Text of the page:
TITLE: Mattie and the Machine
GENRE: YA Historical
The Bag Division's six bag-making machines are, as Old Jake used to say, pernickety as a moody racehorse. When everything is perfect, they run like a dream, whisking out paper bags by the thousands. But one thing goes off kilter, and they chew the paper feed to bits. And with these machines, a hundred things can go wrong.
Fortunately, I've gotten quick at figuring what's wrong.
Ida's gray-streaked head shakes with amazement as I wriggle out from beneath Machine 3 with a cracked bevel gear in hand. "Mattie," she says, raising her voice over the factory clatter. "I swear you got a sixth sense with mechanical things."
"It's just practice. If you took them apart as much as I do, you'd get good, too," I say, easing my legs out. While my height comes in handy working with the factory's overhead line shaft, it makes crawling under things difficult.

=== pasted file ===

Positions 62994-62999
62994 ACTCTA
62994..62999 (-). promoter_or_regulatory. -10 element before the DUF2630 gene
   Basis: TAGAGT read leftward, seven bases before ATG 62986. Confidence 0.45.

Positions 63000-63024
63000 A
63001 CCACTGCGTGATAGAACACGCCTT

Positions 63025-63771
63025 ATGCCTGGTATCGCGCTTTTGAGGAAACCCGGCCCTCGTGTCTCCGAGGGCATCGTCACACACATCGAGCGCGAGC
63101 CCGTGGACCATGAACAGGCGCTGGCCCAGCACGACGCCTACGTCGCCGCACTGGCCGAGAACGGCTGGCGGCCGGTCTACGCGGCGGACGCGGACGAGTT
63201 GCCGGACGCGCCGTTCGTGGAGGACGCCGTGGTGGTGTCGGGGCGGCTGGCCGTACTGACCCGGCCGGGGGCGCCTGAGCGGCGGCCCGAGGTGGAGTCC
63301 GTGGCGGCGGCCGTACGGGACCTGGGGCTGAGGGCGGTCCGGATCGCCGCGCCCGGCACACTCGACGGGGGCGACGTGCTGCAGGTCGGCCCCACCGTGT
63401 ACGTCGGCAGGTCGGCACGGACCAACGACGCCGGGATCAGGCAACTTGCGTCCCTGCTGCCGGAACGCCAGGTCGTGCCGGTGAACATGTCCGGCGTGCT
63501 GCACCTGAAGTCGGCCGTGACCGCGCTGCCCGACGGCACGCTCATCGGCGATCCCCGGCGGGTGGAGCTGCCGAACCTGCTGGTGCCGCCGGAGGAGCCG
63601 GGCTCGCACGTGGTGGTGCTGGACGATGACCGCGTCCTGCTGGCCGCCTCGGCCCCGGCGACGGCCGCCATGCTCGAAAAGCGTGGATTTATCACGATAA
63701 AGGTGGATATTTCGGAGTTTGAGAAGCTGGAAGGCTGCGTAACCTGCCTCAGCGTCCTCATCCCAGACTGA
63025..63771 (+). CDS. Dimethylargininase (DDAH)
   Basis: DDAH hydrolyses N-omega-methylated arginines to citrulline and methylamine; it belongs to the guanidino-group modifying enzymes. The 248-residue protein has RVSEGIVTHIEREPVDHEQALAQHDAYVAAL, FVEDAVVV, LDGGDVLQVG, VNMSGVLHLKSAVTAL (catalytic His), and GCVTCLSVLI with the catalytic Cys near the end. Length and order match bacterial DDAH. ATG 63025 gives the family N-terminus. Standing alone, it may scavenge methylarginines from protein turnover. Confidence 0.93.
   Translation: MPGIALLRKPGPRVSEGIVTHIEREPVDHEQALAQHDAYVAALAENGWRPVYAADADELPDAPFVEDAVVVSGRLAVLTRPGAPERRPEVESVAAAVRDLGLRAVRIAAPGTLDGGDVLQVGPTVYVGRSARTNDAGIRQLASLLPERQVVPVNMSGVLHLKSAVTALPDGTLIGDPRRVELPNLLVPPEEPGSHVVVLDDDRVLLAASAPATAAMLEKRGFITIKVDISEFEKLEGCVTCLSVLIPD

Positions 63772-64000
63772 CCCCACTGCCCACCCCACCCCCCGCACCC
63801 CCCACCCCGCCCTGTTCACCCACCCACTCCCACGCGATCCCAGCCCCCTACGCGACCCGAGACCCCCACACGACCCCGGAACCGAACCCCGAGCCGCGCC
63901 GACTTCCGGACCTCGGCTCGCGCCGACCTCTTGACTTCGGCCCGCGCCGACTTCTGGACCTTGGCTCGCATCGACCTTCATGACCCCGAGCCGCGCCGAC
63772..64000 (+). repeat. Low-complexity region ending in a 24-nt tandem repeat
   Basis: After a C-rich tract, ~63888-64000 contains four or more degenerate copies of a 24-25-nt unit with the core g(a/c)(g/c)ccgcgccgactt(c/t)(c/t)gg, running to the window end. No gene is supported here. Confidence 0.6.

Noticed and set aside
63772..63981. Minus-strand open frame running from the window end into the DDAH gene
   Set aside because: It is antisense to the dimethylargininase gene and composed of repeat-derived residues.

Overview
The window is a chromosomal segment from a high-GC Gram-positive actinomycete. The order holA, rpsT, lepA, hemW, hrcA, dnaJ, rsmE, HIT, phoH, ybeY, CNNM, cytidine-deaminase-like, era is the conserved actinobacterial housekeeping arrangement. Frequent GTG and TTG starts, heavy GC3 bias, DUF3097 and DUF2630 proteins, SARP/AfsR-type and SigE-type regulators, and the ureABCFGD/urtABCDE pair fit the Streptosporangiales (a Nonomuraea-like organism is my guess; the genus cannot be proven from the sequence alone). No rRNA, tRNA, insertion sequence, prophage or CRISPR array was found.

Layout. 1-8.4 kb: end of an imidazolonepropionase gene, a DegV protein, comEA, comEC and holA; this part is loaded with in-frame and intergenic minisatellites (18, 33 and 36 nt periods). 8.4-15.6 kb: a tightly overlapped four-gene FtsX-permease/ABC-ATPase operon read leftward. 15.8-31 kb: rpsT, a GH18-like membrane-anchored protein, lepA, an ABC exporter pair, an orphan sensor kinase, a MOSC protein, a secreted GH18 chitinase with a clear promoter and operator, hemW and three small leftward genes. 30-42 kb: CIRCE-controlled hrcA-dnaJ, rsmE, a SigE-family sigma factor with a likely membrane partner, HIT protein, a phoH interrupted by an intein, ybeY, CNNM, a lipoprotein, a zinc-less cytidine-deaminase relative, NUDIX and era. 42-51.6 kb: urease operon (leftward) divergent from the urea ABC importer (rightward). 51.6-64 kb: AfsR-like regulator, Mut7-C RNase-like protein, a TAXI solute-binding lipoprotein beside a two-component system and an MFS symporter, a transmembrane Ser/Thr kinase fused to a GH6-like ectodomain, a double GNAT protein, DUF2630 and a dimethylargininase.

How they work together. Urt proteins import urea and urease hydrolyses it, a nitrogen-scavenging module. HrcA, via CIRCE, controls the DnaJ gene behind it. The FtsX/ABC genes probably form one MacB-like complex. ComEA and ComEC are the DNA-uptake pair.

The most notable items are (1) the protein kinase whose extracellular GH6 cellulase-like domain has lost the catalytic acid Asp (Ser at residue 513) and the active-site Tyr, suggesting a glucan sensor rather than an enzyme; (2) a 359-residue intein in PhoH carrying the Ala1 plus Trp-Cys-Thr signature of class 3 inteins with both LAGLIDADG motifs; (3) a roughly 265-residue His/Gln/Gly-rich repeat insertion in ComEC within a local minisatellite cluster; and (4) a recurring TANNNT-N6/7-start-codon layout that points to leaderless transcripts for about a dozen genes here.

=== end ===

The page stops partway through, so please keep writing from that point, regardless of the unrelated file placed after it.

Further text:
"No, you have a gift," Ida insists. "Old Jake never fixed things this quickly."
That's because Old Jake liked beer for breakfast and rum in his noon coffee.
I don't say that out loud, of course. It's disrespectful to speak ill of the dead. Not to mention, Jake's the reason I'm no longer an ordinary hand like the other women at Columbia Paper. Most mechanics would laugh at the thought of training a young girl, but Jake taught me his trade and taught me well.
For that, I'm grateful.